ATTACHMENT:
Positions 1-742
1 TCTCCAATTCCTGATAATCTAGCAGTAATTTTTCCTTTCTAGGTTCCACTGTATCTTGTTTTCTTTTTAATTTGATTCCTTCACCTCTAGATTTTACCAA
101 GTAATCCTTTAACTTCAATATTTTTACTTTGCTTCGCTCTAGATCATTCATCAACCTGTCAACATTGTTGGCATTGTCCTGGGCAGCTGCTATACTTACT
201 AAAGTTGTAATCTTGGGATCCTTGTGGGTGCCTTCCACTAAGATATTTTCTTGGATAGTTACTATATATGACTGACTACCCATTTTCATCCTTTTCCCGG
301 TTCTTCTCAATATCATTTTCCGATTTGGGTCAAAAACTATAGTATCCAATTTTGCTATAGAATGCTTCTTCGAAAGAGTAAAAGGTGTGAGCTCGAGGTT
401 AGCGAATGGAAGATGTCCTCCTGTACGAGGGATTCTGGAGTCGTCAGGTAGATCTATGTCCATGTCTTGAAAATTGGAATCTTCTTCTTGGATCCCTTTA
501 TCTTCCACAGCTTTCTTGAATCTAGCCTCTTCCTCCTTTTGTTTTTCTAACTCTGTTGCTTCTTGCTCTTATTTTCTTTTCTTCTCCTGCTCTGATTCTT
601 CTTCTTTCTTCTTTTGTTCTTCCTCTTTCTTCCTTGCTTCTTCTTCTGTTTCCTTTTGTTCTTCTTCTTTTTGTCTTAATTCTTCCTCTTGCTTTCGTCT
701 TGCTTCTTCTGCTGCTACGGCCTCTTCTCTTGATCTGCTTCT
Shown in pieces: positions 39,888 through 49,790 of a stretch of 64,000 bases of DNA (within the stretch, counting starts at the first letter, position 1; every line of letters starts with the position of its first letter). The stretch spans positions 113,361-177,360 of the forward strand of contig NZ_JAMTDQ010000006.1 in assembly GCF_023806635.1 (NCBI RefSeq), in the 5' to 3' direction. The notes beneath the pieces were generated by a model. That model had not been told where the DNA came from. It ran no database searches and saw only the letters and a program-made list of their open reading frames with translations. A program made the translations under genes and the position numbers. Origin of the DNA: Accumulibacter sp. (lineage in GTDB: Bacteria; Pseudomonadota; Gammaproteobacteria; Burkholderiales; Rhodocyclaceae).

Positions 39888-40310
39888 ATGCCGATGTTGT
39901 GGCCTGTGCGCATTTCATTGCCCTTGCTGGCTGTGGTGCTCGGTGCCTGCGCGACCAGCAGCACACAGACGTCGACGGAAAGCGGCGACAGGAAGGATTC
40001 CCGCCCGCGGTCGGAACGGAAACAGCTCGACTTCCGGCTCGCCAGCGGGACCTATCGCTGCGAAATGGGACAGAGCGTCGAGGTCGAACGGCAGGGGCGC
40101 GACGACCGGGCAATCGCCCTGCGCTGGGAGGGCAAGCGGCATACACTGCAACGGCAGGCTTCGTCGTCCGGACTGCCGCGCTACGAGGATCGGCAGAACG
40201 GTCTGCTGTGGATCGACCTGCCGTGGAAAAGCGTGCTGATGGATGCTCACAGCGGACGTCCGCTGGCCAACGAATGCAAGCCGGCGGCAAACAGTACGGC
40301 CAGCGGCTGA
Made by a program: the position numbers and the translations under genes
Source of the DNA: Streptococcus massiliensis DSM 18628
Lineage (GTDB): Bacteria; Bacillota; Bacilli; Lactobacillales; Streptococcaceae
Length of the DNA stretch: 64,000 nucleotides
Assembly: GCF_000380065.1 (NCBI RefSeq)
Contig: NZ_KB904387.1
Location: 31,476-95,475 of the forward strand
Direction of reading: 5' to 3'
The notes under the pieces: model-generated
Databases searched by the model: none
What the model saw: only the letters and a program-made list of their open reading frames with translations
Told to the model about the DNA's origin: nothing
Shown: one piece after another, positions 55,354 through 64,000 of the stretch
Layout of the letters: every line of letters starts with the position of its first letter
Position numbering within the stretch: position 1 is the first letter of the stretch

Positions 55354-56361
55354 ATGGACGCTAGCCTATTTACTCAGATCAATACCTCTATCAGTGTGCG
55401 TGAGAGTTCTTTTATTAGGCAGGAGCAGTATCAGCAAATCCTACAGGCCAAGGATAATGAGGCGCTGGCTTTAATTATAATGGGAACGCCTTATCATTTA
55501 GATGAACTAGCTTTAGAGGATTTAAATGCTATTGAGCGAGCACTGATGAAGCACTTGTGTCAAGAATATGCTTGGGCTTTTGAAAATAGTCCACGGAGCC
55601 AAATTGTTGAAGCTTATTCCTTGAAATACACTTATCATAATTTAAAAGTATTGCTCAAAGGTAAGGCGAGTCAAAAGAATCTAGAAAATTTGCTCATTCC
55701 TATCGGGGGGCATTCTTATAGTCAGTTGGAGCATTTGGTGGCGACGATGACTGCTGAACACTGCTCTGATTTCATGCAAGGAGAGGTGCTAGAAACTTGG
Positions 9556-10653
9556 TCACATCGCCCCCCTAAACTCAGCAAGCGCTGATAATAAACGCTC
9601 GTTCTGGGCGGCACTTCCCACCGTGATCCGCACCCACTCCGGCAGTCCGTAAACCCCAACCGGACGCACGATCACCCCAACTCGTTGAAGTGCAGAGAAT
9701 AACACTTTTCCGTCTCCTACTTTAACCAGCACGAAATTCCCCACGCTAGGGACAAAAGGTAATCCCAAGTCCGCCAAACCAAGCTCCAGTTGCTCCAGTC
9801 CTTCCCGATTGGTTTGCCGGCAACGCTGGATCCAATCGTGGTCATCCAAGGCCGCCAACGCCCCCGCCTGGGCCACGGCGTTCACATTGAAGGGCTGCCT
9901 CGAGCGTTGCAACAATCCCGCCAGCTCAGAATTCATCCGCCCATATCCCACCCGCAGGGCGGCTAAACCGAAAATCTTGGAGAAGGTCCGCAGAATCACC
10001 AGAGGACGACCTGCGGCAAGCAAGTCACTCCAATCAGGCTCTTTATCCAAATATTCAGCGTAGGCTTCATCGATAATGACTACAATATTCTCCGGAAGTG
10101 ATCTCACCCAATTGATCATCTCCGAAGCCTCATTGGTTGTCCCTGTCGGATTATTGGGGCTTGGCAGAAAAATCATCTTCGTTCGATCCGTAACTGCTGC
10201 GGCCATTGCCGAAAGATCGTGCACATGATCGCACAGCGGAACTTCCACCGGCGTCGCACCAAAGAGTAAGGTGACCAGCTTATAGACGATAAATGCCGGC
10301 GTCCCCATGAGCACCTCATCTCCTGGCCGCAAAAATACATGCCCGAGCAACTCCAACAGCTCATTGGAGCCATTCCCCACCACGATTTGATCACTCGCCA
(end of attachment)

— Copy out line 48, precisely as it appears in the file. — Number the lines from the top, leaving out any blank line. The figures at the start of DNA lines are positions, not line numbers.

10301 GTCCCCATGAGCACCTCATCTCCTGGCCGCAAAAATACATGCCCGAGCAACTCCAACAGCTCATTGGAGCCATTCCCCACCACGATTTGATCACTCGCCA